CollectA Spinosaurus are on their Way!

The eagerly awaited Spinosaurus replicas including the 1:40 scale Deluxe Spinosaurus with an articulated lower jaw are their way to Everything Dinosaur’s warehouse.  These eagerly awaited dinosaur models are the last of the 2015 CollectA production to reach us and when the stock arrives and is checked over we shall commence the operation to let everyone who contacted us and wanted to reserve one that these beautiful replicas have arrived.

All Three 2015 CollectA Spinosaurus Dinosaur Models

Available from Everything Dinosaur.

Available from Everything Dinosaur.

Picture Credit: Everything Dinosaur

Joining the 1:4 scale Supreme Guidraco Pterosaur figure and the wonderful Feathered T. rex (also in 1:40 scale like the Deluxe Spinosaurus), will be the three new versions of Spinosaurus (S. aegyptiacus), which represent one of the very latest interpretations, of what is believed to be, the largest meat-eating dinosaur known to science.

The CollectA 1:40 Scale Deluxe Spinosaurus

Available from Everything Dinosaur.

Available from Everything Dinosaur.

Picture Credit: CollectA/Everything Dinosaur

A Carnivorous Dinosaur at Home in the Water and on Land

These three, hand-painted models are based on the re-examination of the Spinosauridae fossil material that was published last year (Ibrahim et al).  In what was a dramatic report, a team of scientists including Paul Sereno, Nizar Ibrahim, Cristiano Dal Sasso, Simone Maganuco, Matteo Fabbri plus others esteemed academics including the UK’s David Martill re-examined all the known Spinosaurus fossil material from North Africa and concluded that Spinosaurus was adapted to a life as an aquatic animal.  Put simply, it was a dinosaur that looked like a dragon and decided to live like a crocodile.

The paper, entitled “Semi-aquatic Adaptations in a Giant Predatory Dinosaur”, was published on September 26th 2014, so CollectA have been remarkably quick off the mark to produce this trio of replicas.

To read more about the original Spinosaurus research: Spinosaurus – Four Legs Better than Two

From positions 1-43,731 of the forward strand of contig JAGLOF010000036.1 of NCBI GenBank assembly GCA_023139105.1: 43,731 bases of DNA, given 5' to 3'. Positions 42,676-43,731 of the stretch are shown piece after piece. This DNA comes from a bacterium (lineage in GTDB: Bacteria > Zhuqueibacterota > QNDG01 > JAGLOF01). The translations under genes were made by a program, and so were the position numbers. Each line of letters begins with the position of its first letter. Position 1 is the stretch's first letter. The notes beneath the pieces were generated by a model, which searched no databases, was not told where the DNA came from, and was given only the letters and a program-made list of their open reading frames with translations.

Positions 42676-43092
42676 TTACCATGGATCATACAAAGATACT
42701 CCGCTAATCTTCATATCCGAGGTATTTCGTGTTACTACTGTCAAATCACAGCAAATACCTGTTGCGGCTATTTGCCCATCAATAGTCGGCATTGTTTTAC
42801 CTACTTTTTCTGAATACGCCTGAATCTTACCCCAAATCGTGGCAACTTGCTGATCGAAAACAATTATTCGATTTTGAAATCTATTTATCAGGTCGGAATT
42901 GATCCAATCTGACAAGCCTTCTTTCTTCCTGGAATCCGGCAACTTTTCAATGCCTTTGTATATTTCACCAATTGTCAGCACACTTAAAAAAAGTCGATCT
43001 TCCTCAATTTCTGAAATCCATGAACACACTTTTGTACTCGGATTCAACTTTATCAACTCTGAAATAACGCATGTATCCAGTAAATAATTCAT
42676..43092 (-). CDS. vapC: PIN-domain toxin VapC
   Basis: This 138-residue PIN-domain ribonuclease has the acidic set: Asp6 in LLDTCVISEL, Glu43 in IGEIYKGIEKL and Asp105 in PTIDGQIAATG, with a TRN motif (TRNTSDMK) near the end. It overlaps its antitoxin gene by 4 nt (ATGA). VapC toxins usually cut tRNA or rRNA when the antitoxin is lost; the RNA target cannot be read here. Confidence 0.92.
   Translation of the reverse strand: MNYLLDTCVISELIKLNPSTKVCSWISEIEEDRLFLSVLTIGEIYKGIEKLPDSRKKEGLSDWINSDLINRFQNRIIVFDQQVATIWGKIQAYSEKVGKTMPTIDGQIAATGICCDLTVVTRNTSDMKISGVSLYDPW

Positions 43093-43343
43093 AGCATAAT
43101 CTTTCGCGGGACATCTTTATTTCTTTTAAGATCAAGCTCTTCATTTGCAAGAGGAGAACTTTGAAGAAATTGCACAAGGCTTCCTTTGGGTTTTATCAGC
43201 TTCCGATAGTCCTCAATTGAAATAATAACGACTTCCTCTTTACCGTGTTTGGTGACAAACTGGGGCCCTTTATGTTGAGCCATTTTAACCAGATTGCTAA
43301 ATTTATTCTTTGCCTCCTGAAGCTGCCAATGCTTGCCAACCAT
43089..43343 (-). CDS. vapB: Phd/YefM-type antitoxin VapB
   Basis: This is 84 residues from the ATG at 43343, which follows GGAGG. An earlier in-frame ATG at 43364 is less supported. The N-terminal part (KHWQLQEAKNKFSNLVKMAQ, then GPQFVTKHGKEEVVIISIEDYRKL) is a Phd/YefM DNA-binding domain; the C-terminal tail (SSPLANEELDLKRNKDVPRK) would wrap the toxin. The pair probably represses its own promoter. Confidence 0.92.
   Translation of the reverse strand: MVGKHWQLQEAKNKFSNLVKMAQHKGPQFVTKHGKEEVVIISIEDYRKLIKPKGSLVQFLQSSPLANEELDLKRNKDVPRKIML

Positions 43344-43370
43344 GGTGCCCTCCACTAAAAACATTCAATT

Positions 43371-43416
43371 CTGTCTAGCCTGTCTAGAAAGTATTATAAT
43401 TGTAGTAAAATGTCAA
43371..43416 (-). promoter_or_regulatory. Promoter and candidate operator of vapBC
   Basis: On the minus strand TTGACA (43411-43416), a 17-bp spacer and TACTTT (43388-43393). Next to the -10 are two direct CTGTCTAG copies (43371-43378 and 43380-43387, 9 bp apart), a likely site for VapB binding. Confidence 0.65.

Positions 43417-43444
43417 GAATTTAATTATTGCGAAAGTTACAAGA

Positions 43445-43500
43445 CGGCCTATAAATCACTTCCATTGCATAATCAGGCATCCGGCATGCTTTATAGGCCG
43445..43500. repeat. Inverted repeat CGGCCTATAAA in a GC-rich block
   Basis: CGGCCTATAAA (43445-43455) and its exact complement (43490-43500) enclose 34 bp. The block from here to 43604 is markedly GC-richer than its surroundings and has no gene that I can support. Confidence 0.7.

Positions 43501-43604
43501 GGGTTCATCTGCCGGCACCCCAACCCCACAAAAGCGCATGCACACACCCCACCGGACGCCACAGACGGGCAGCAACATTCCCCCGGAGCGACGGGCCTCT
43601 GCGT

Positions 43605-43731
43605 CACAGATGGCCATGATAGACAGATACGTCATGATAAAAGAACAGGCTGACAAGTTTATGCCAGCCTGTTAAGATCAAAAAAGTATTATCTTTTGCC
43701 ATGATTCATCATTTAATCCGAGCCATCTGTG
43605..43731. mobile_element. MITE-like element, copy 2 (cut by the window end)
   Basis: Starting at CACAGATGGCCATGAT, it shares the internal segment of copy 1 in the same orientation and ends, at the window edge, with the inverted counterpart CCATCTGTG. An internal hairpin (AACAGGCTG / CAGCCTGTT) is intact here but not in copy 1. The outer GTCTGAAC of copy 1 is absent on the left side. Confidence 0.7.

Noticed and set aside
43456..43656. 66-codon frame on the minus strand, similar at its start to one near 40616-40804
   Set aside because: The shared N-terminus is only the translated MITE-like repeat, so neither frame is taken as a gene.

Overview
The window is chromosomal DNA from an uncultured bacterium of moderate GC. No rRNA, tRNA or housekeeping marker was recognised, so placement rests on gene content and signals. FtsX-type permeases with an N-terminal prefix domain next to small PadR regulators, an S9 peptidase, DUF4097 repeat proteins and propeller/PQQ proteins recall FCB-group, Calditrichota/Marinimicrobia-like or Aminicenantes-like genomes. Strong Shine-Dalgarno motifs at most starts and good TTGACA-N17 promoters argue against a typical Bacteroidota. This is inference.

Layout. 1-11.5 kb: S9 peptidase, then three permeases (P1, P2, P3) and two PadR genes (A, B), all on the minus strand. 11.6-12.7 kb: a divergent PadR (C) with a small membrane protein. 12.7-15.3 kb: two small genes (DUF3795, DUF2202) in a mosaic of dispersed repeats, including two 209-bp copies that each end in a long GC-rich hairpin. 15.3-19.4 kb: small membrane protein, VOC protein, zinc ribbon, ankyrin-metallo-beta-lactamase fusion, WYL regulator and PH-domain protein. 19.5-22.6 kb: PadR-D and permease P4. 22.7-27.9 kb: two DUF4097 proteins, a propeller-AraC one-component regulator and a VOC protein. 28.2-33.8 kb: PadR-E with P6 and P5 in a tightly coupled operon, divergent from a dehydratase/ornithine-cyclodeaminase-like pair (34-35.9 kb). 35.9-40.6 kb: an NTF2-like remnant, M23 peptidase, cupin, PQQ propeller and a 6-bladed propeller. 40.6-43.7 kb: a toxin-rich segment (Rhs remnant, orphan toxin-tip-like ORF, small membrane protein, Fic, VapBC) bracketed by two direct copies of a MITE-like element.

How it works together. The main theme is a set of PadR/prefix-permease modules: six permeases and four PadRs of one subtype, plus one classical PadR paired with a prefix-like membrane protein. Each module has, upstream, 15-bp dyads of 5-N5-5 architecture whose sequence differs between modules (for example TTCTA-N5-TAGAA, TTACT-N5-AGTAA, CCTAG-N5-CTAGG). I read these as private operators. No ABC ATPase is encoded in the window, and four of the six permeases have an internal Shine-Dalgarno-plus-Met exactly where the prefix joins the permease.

The Swimming Dinosaur (Popular CollectA Model Range)

Available from Everything Dinosaur.

Available from Everything Dinosaur.

Picture Credit: CollectA/Everything Dinosaur

In essence, the 2014 study depicted Spinosaurus (S. aegyptiacus) as a semi-aquatic hunter, more at home in water than in a terrestrial environment.  Although descended from entirely terrestrial ancestors, Spinosaurus had evolved into a supreme specialist, an obligate quadruped of a Theropod that was very much a creature of the large rivers and deep lakes of its ancient Cretaceous habitat.  In recognition of this research, CollectA created a total of three new Spinosaurus models, a swimming one (pictured above), the Deluxe 1:40 scale replica mentioned earlier and a walking Spinosaurus (see below).

A Walking Spinosaurus Dinosaur Model (CollectA)

A Spinosaurus going for a stroll.

A Spinosaurus going for a stroll.

Picture Credit: CollectA/Everything Dinosaur

To see Everything Dinosaur’s existing range of Deluxe CollectA models: CollectA Scale and Deluxe Models

To view Everything Dinosaur’s existing range of CollectA not to scale models: CollectA Prehistoric Animals

A spokesperson for the UK based company stated:

“It is great to see these three fascinating depictions of Spinosaurus.  CollectA are to be praised for the quick turnaround from the published paper to making this a production model and also for taking on the challenge of depicting this iconic dinosaur in this way, bringing a whole new dimension when it comes to dinosaur model collecting.”

8 11, 2015

“Fanged Eels” and “Fire Frogs” of the Permian

By | November 8th, 2015|Dinosaur and Prehistoric Animal News Stories, Main Page, Palaeontological articles|0 Comments

“Fanged Eels” and “Fire Frogs” of the Permian

An international team of scientists led by researchers from the Field Museum of Chicago (USA) and the Natural History Museum (London), have unearthed an large number of vertebrate fossils that provide an insight into the fauna that existed in a huge, lowland swamp that covered a part of the southern portion of the ancient super-continent Pangaea.  The fossils are extremely significant as most of what palaeontologists know about life on Earth some 278 million years ago comes from fossils found in North America and Europe.  Vertebrate fossils from South America dating from the Artinskian faunal stage of the Early Permian are extremely rare.